Yet the novel presents Vodoun as dramatic spectacle, narrowing its scope and promoting

a view of its followers as overly emotional and aggressive.

Another excellent example that demonstrates the double-edged role of Vodoun in

The Kingdom of This World is a pair of scenes focusing on Macandal, an escaped slave

and leader of a slave revolt around which Carpentier focuses much of his narrative.

Macandal is the character that most clearly represents the African presence in Latin

America. He is the purveyor of preserved African knowledge, and through a process of

physical and spiritual transformation, he incorporates that knowledge into the material

and phenomenal realities of the Haitian people. He is, in many respects, the embodiment

of Vodoun, and he marks it even more clearly than Breille as the affirmation of









communal consciousness. His life and ultimately his death becomes a powerful

articulation of resistance and subjectivity, recovering the pastnesss" of Africa elided by

Western domination. Here again, in this example, the monolithic view of Vodoun is

present, but the function of Macandal in the text is so powerful that it demonstrates

convincingly how spectral voice can ultimately overcome such problems and effectively

give presence to the hidden without succumbing to Western scopic drive.

The first scene narrates the return of Macandal from a self-imposed exile after his

escape from de Mezy's plantation. It builds on accounts of shape-shifting abilities the

Haitian slaves ascribe to Macandal. The slaves' stories transform him into a symbol of

resistance, giving him legendary (or even mythic) status. This transformation finds

expression in tales of physical metamophoses that "the Negroes communicated to one

another, with great rejoicing" (Carpentier Kingdom 41). In their stories, Macandal shape

shifts from a man to "a green lizard [that] had warmed its back on the roof of the tobacco

barn," "a night moth flying at noon, or "a big dog, with bristling hair, had dashed through

the house, carrying off a haunch of venison," or even "a gannet so far from the sea! -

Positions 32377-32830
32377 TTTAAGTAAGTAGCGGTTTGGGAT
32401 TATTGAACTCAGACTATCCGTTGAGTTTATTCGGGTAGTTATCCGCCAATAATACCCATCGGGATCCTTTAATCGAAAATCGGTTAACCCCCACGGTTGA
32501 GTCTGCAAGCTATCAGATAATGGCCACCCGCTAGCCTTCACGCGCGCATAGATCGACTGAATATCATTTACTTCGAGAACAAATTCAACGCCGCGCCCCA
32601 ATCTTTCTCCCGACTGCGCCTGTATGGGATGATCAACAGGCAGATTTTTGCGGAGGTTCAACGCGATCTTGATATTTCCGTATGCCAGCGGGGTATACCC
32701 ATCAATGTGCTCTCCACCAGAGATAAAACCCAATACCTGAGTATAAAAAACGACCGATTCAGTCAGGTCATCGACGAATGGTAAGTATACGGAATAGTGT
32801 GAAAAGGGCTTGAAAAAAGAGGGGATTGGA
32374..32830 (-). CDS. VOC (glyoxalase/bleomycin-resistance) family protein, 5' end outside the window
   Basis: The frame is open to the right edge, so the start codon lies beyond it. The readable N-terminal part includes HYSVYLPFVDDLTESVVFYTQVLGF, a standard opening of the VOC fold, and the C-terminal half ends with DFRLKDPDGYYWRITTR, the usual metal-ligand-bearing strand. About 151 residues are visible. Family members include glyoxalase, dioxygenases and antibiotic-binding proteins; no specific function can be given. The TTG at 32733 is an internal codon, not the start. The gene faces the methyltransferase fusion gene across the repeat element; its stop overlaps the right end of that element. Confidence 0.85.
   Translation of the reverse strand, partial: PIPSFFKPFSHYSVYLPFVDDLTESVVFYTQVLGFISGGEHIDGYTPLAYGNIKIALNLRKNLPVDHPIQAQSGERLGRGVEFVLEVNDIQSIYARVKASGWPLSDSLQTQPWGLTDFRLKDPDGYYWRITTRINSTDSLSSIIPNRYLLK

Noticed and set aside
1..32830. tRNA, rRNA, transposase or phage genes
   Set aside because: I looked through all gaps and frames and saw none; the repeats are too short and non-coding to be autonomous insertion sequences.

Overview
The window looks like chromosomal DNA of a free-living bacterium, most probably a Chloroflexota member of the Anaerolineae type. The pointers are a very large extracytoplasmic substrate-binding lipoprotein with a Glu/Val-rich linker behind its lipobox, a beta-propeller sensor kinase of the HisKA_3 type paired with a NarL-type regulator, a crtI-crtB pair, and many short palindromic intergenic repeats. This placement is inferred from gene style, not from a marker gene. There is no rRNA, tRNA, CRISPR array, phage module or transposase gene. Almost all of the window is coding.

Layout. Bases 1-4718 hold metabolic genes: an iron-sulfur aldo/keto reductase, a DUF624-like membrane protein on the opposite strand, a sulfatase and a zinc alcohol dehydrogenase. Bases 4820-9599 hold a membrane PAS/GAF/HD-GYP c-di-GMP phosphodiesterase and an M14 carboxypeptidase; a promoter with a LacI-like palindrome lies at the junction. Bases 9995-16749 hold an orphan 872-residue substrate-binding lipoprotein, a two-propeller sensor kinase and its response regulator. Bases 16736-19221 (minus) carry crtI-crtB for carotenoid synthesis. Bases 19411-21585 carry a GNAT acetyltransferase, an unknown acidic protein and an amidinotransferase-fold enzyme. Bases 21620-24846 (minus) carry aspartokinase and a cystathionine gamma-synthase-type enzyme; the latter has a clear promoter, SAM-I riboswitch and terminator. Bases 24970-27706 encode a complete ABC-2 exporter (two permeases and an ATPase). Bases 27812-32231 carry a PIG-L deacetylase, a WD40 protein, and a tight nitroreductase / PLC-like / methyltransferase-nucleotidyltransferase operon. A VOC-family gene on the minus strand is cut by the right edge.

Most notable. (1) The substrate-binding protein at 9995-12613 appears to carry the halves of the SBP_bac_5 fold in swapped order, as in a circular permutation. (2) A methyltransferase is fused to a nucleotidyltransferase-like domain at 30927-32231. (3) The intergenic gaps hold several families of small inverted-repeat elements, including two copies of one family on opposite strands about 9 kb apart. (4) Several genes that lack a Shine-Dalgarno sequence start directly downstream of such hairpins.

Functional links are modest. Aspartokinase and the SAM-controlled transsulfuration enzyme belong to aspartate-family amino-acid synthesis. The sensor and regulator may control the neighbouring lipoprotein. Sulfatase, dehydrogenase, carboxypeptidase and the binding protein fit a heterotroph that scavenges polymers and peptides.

[that] had shaken lice from its wings over the arbor of the back patio" (41). Through

these stories, the slaves refine a powerful legend of Macandal as a figure who in his

myriad forms, "continually visited the plantations of the Plaine to watch over his faithful

and find out if they still had faith in his return. (41). Macandal has been transformed in

the imagination of the people to a savior.

This role arises from Macandal's powerful connection with and sustenance of

African faith and tradition. From the novel's beginning, he articulates the African roots

glossed over by the amnesiac conditions of colonialism: "[He] would tell of things that









had happened in the great kingdoms of Popo, of Arada, of the Nagos, or the Fulah ... But,

above all, it was with the tale of Kankan Muza that he achieved the gift of tongues, the

fierce Muza, founder of the invincible empire of the Mandingues"(Carpentier, Kingdom

13 italics mine). The italicized phrase above is heavily laden with implications. It evokes

a phrase attached to charismatic and pentacostal Christian practices, and thereby

constitutes another appropriation from the West. Like the cathedral scenes, this

appropriation directly juxtaposes systems of belief because Macandal is also the purveyor

of African faith: "He knew the story of Adonhueso, of the King of Angola, of King Da,

the incarnation of the Serpent, which is the eternal beginning, never ending, who took his

pleasure mystically with a queen who was the Rainbow, patroness of the Waters and all

Bringing Forth" (Carpentier, Kingdom 13). This places Macandal on a level with Breille,

and the paralleling of figures, one European and one African, constitute a powerful

manifestation of Caribbean creolization and syncretism in which Macandal is the spiritual

anchor to Africa.

Accordingly, the slaves' faith in Macandal is a preservation of their pastness and

sustenance of their African roots as a basis for community. The strength of their faith not

only sustains Macandal's legend, but lends material power to it as well. The text does not

assert Macandal's abilities on anything more than an imaginative level; it allows the

transformations to remain an element of the slaves' belief alone. Yet that belief in the

fluidity of spirit and flesh ultimately has dramatic impact in the material world, since the

slaves follow Macandal in a revolt against the white colonists. This is the central contrast

between Carpentier's magical realism and Roh's, which would acknowledge the









coexistence of different perspectives but stop short of engaging "the magical" as an

effective force in material reality.

But in contrast, magical realism as Marquez constructs it would not provide for the

double register here of phenomenal incursion into material events. It would instead erase

the distinction that allows Macandal's importance to so clearly arise from faith. Only by

maintaining the tension between material and metaphorical can Carpentier demonstrate

that faith resides in the space of slippage between layers of reality. In this instance it is

the tool of regeneration, of another "resurrection" from a metaphorical death that deepens

the resonance between Breille and Macandal.

Whereas Breille's death is literal, Macandal's "death" is a traumatic maiming.

Injured in a milling accident on de Mezy's plantation, he looses his arm: "With his right

hand he was trying to move an elbow, a wrist that no longer obeyed him ... The master

called for the whetstone to sharpen the machete to be used in the amputation"